Tomball Memorial Post

Cat Critics: The House with a Clock in Its Walls

Brooke Ontiveros, Senior Writer

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“The House With a Clock on Its Walls” is a child friendly movie with an endearing plot line following the life of a child orphan who moves in with his magical uncle.

Following the trope of the ‘outcast’ kid, the movie shows Lewis, the main character, as the unconventional child in an equally odd household. His new home is alive and maintains a strange attachment to him. Paintings move, words appear on walls, and as he begins his escape, furniture endeavors to stop his exit. Eventually, as it usually happens, he quickly adjusts to his new, magical surroundings and wishes to become a warlock himself. He fully immerses himself into his new reality, only 15 minutes into the film.

The plot thickens quickly when Lewis discovers his uncle smashing the walls in an attempt to find some hidden object, kicking off the real adventure.

Lewis’ eccentric uncle is on a quest to uncover a clock hidden somewhere in the house, which is actually very important in this movie. There was once an evil wizard, named Isaac, who wanted to start an apocalypse to see what would happen after the world zips back to the first second of life and thus created a clock that would eventually tick down to the end of the world. With this plot line, all the tropes have been successfully introduced.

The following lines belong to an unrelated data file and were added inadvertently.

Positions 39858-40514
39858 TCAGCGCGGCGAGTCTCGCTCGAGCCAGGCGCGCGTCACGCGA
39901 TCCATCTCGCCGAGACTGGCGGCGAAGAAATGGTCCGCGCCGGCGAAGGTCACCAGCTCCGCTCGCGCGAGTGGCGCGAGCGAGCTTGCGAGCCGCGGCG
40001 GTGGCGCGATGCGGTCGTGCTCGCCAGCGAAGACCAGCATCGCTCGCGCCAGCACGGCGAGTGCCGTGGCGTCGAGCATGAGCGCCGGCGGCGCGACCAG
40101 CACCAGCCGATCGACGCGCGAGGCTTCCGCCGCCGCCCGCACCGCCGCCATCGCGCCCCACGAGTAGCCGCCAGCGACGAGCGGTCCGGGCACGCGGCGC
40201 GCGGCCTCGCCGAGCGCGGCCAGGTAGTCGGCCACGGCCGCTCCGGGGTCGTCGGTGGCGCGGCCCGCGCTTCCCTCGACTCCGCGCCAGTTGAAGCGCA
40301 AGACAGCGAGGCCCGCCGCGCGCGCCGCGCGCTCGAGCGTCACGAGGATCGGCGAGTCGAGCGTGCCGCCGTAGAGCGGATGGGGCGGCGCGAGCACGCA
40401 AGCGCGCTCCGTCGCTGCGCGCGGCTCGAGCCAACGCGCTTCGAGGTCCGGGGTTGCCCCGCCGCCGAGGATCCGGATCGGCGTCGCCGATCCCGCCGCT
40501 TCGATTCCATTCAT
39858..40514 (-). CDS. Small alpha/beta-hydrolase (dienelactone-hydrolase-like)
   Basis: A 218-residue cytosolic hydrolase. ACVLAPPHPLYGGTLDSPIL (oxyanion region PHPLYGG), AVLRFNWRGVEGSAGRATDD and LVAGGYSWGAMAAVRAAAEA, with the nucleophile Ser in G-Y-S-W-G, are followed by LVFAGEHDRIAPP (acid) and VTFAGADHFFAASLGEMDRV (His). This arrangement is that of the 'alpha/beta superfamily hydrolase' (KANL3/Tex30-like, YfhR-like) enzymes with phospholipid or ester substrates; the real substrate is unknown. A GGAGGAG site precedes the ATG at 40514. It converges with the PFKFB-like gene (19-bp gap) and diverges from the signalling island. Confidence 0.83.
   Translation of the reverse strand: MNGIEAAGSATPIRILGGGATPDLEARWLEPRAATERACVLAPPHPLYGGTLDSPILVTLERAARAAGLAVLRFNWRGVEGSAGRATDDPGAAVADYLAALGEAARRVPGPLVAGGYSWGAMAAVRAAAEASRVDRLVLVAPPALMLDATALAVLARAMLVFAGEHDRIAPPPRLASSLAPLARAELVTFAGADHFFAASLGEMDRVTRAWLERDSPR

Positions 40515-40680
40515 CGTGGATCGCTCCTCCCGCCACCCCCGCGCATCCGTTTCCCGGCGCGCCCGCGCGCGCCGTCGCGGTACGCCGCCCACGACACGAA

With high stakes and an endearing main character in Lewis, this movie is a refreshing breath of the childishness of our pasts. Nothing about this movie is really that original, since everything is a little predictable, but to watch the journey of an uncommon savior save the world never seems to tire audiences.

 

Movie Hack: Dollar movie theaters still exist. You have to wait two months to watch the movies, but honestly, compared to the $11 tickets at Regal, the ‘Dollar-Fifty Movie’ is worth it.

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About the Writer
Brooke Ontiveros, Staff Writer

Hey guys, my name is Brooke, and I’m a senior this year. I hope to go to UT Austin, where I can finally, finally leave behind every embarrassing and irritating action I’ve ever made. I think for most of my life I didn’t live as a person, but rather as a character in a melodrama, so now that I’m aware of this flaw of mine, I can finally become a good person. This is what I find most exciting about growing up, changing into a new and different person or at the very least editing yourself. So, to describe the newly-found Brooke, I can say that she is a complete idealist who takes people at face value regularly and ideas with skepticism always. Also, my newest hobby is driving in the dead of night with both of the front windows down and the radio off, as it is surprisingly peaceful.

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Cat Critics: The House with a Clock in Its Walls